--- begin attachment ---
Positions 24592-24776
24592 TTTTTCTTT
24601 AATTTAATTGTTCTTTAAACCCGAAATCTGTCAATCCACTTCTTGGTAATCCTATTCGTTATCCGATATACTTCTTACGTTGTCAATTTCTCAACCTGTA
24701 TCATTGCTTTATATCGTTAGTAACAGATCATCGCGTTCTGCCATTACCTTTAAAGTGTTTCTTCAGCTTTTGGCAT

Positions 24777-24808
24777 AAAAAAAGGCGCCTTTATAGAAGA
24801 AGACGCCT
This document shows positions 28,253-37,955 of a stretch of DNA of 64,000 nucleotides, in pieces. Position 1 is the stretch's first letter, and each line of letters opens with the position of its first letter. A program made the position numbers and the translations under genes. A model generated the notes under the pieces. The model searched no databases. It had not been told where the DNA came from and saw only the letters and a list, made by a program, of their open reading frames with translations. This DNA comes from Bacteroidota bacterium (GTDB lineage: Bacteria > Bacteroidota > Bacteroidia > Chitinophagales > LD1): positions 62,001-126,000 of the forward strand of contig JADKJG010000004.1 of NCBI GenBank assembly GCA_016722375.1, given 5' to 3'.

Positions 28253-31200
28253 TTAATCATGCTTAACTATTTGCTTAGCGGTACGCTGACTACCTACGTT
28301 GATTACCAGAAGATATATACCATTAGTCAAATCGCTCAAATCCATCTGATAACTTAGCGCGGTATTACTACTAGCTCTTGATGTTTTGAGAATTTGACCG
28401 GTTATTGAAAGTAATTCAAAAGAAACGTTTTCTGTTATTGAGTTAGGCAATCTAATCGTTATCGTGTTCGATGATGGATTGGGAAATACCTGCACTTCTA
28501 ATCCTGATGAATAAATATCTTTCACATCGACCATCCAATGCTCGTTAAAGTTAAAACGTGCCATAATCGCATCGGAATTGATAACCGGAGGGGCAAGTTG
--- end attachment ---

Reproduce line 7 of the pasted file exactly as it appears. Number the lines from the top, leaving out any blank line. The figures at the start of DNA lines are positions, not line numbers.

24801 AGACGCCT